Voyage_to_ItalyA British couple, played by Ingrid Bergman and George Sanders, drive to Naples to deal with an inheritance. The timing is post war. The film is black and white. The mood is grey. On the car ride, a rare interlude alone together, they realize that after eight years of marriage they have little to say to each other.

You never understand the love that was once there, if it was ever there. He is a sardonic-witted businessman, she a cold, empty spirit—“Our marriage wouldn’t have failed if we’d had a child,” she says. “You didn’t want a child,” he says.

Voyage_to_Itay_SunshineRoberto Rossellini, the writer/director is a neo-realist. As his daughter, the model/actress Isabella Rossellini, describes her father’s style, his movies are not driven by plot or narrative, rather, he starts with a reality and explores that reality through tunnels of darkness and blinding light. A man after my own heart. Bergman’s too, apparently. She wrote Rossellini a letter after seeing Open City, and asked if he’d consider her for one of his films. He wrote Stromboli for her, and they fell in love while making it. A scandal (at least in America), as they each had to end their existing marriages.

One gets the idea watching this film—part of a digital restoration project going on at the Film Forum—that the reality he began with for Voyage to Italy was the reality of his marriage to Bergman. By the time this film was made, their marriage was disintegrating, and you get the feeling watching Bergman that she’s not acting. Embitterment exudes in her every scene, as does Roberto Rossellini—a harsh reflection in her eyes. It’s this hardened emotion, her frostiness towards her husband that makes her very un-Bergman-like, unattractive—real, like the rest of us.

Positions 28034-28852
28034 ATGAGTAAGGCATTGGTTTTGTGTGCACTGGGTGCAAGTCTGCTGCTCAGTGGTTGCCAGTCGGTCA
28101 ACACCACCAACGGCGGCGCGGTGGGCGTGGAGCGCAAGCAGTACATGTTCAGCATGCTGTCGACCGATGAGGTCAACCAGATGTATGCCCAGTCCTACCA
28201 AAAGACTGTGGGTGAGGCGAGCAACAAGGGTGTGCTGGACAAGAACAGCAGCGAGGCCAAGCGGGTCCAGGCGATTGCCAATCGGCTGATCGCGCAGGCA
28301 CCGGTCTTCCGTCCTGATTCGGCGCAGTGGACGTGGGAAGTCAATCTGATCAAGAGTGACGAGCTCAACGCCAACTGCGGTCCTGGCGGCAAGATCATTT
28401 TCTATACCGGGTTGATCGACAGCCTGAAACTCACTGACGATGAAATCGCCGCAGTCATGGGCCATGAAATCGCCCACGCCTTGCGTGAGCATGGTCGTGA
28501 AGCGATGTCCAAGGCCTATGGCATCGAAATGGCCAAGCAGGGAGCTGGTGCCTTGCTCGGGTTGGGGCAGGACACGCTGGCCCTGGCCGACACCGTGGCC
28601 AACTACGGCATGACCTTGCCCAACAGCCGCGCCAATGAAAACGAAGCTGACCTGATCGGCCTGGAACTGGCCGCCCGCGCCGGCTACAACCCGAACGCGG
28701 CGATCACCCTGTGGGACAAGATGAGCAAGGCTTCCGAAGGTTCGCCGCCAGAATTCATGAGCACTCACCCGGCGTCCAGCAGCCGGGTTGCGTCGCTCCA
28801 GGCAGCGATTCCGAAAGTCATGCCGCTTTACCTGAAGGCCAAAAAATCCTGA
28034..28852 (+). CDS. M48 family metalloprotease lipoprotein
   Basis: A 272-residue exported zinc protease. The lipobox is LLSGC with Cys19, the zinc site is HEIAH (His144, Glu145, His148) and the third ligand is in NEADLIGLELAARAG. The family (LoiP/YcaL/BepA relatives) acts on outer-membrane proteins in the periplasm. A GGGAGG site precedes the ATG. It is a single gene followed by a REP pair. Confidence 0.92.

Voyage_to_Italy_statueNaples has a moody, barren feeling. The dead souls of Pompeii. The smoldering baths of Vesuvius. The museum of archeology. Skulls, ruins, and death, or pregnant women, mothers, and children. Bergman wanders around these opposing forces lost in thoughts of her crumbling marriage and of a poet who once loved her. Her husband has gone to Capri after a fight. She despises him, she mumbles, driving into town. Her facial expressions are so thorny and bitter it’s awkward to watch. At one point, the couple is witness to the excavation of skeletons of a man and woman caught by the lava in their lovemaking. Forever entwined. Bergman breaks down.

It’s no wonder she and Rossellini divorced ultimately, though the couple in the film is saved, in the end, by what could be no less than a miracle. Unreal? Perhaps. But that’s probably the message the director was after. It would take a miracle to save them, or any marriage in ruin.

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